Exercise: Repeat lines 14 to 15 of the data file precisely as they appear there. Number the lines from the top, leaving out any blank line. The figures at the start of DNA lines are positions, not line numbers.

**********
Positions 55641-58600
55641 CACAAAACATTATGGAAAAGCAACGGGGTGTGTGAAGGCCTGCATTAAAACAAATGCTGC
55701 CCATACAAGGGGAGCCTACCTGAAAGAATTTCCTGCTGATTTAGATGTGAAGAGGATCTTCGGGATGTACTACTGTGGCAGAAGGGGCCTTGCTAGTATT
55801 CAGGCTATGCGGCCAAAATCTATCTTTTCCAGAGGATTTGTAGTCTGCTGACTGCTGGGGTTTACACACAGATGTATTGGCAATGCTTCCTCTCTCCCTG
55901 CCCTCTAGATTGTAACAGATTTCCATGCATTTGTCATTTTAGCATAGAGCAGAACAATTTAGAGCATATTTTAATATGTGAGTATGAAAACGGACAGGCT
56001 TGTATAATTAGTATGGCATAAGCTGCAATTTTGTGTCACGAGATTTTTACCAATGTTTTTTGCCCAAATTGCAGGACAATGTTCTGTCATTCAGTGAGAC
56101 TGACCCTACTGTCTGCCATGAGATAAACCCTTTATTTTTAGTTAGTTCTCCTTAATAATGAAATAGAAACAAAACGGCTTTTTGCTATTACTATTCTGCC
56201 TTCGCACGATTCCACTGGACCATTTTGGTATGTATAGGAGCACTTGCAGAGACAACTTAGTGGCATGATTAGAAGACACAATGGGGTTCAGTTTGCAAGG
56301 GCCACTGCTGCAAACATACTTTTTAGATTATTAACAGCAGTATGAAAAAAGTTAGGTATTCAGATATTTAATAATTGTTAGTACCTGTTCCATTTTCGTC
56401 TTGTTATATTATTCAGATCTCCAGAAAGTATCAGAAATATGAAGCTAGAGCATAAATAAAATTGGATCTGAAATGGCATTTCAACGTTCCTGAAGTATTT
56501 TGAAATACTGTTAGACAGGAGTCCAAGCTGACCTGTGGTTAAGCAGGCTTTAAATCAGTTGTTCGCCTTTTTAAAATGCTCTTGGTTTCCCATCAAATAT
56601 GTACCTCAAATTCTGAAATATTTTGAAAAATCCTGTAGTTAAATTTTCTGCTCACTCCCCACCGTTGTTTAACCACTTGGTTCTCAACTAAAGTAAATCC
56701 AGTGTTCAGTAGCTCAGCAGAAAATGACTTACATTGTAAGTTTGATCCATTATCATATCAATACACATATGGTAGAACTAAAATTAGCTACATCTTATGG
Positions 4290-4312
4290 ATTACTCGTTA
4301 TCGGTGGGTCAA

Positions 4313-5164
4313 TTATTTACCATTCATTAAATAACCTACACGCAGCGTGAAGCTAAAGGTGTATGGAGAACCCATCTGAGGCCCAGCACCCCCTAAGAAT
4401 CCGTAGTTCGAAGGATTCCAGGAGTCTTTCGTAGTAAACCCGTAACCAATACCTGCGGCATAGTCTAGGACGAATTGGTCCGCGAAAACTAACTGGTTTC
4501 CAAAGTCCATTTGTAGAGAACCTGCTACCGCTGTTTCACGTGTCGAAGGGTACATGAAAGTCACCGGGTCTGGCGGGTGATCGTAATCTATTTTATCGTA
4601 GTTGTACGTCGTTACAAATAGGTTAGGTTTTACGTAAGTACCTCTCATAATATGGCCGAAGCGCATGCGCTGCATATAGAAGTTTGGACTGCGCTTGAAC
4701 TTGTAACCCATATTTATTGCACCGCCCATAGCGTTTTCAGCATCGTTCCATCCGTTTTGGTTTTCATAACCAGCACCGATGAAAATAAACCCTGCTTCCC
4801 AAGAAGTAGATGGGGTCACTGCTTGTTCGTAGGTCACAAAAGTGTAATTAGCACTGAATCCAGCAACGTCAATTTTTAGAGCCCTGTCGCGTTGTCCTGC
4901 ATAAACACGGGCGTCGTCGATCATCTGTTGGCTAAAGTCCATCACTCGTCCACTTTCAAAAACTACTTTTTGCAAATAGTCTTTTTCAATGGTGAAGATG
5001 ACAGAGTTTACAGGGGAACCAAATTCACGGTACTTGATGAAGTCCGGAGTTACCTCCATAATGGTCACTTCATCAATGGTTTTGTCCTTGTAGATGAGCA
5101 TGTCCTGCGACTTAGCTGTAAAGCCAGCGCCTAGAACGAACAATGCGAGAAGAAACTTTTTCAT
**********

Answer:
Positions 4290-4312
4290 ATTACTCGTTA